facilities. Following our release we both returned to our homes – our residences – where we
had lived before we were incarcerated.
In fact, around 95% of people presently in prison will one day be released. Does the
Bureau seriously think they will remain at the prison or the community surrounding the prison
upon their release? Or is it more likely that they will return to their pre-incarceration homes,
families and children – i.e., the residences where they lived prior to being imprisoned?
Note that upon release, prisoners are typically given a small amount of “gate money”
and a bus ticket or other means of transportation. Obviously, prison officials recognize that most
prisoners will not be staying at or near the prison upon their release, but will return home – thus
the prison system provides them the means of getting there. If correctional facilities were truly
prisoners’ “residence,” which is the position the Bureau has taken, then bus tickets upon release
wouldn’t be necessary. That makes no sense, of course, just as the Bureau’s policy of counting
prisoners as residents of the facilities where they are incarcerated makes no sense.
Further, note that city and county jails primarily hold pre-trial detainees who have not
been convicted and are awaiting trial. As such, they are eligible to vote to the same extent as
other citizens so long as they meet other applicable eligibility requirements. And when pre-trial
detainees vote, it is not as residents of the district where the jail is located; rather, they vote via
absentee ballot for the district where they resided before being incarcerated – i.e., their actual
residence. 1
Approximately 2.3 million people are incarcerated in prisons and jails in the United
States, and the Bureau’s practice of inaccurately reporting the residences of those individuals as
being the communities where the facilities are located is as great an error as failing to accurately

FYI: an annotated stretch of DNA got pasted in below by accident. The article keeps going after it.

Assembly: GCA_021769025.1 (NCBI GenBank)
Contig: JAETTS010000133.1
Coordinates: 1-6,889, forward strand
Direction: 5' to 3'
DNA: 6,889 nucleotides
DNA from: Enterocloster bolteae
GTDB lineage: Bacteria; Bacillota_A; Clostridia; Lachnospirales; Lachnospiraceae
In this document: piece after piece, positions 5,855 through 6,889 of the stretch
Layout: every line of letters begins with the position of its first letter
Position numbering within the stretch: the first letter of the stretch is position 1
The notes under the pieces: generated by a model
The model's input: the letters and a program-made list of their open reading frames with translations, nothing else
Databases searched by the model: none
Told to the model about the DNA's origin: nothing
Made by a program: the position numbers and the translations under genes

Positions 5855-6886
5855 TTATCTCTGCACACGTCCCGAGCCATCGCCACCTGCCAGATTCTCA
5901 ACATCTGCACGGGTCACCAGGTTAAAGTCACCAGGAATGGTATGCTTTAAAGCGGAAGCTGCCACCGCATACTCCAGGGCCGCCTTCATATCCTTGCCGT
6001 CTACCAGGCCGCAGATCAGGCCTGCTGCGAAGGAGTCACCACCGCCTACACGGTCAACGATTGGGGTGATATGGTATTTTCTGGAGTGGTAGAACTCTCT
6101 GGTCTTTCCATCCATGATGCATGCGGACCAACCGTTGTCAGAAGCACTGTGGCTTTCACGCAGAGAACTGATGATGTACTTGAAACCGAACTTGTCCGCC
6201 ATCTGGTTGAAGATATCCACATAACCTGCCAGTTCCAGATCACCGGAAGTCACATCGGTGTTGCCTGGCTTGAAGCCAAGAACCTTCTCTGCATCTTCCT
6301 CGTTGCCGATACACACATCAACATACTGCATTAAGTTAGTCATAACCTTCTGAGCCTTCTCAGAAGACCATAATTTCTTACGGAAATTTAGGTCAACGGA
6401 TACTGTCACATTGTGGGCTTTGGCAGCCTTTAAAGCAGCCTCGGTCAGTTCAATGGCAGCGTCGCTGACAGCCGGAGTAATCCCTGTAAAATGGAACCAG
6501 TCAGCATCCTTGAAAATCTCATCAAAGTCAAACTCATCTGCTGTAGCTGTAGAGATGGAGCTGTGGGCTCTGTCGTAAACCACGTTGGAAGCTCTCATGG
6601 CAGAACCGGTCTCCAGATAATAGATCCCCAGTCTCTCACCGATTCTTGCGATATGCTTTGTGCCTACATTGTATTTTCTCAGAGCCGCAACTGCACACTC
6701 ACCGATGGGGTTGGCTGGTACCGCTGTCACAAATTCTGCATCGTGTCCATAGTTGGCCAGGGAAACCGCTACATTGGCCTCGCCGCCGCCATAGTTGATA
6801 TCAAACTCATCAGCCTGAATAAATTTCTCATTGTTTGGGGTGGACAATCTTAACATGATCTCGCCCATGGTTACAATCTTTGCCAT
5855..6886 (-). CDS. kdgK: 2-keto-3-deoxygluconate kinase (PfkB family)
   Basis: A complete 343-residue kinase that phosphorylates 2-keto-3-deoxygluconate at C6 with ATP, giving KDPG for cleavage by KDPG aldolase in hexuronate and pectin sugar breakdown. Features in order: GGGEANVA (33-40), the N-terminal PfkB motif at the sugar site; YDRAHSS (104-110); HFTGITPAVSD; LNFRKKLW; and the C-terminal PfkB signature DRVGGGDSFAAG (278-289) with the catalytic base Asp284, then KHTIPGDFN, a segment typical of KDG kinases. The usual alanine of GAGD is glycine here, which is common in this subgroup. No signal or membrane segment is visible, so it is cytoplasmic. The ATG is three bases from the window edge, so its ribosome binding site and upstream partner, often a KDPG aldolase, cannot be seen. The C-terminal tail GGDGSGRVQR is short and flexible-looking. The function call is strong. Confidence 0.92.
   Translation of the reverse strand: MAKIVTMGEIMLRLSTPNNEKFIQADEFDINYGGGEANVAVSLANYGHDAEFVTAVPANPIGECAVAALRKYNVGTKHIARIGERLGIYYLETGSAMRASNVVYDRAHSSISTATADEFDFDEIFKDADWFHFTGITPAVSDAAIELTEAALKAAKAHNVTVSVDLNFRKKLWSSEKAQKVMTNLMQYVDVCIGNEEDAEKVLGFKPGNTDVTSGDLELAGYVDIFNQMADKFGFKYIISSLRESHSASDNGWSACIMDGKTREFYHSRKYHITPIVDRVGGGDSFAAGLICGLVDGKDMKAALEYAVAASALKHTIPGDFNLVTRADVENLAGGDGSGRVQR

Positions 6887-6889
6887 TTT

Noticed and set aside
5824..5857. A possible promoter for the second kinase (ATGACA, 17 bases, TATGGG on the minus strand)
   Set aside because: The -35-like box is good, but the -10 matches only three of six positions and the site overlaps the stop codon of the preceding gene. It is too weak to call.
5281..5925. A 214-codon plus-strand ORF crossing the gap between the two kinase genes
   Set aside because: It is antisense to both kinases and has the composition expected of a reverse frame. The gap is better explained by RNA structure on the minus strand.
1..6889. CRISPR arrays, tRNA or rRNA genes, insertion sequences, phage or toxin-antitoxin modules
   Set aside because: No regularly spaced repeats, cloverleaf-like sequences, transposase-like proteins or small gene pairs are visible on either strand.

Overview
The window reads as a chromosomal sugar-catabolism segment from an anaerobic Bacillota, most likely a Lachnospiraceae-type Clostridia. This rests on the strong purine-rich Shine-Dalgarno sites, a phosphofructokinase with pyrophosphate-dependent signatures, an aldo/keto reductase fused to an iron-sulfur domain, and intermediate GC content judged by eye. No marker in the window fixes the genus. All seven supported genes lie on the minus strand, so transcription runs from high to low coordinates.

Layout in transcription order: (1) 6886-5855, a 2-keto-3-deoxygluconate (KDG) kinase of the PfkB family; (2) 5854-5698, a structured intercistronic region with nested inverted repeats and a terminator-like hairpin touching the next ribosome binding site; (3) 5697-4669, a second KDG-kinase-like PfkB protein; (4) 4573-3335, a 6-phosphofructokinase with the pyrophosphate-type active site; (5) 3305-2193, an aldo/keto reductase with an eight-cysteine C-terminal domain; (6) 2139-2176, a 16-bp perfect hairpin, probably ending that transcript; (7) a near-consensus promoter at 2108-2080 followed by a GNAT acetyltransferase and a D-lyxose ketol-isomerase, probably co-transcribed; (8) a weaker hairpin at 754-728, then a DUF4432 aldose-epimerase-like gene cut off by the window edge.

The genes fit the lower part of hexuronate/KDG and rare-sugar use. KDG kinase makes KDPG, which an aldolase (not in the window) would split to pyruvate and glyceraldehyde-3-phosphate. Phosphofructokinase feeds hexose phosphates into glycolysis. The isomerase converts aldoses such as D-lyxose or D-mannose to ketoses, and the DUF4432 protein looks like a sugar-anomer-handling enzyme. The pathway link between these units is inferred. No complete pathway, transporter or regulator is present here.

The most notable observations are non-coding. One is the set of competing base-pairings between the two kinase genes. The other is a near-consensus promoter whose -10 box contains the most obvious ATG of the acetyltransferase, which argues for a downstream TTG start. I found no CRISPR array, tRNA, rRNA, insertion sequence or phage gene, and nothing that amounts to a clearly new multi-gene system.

report the entire state populations of North Dakota (756,927 population), Wyoming (586,107
population) and Vermont (626,042 population), combined. 2


See: and (for Los Angeles County)
Based on Bureau estimates as of July 1, 2015, available at

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While we realize the Bureau has proposed to “incorporate similar group quarters
information in the standard Redistricting Data (Pub. L. 94-171) Summary File for 2020,” that
simply does not go far enough because the actual Census data will continue to count prisoners
as residing where correctional facilities are located, which is not accurate.
In conclusion, the Census Bureau is tasked with conducting a decennial national census
pursuant to Article I, Section 2 of the U.S. Constitution. We submit that counting prisoners as
residents of the local communities where correctional facilities are located is inaccurate and
skews the census results. If the Bureau endeavors to ensure accuracy in its work, that practice
must end; the census should be done correctly or not at all if the results are flawed.
Thank you for your time and attention in this regard.

Paul Wright
Executive Director, HRDC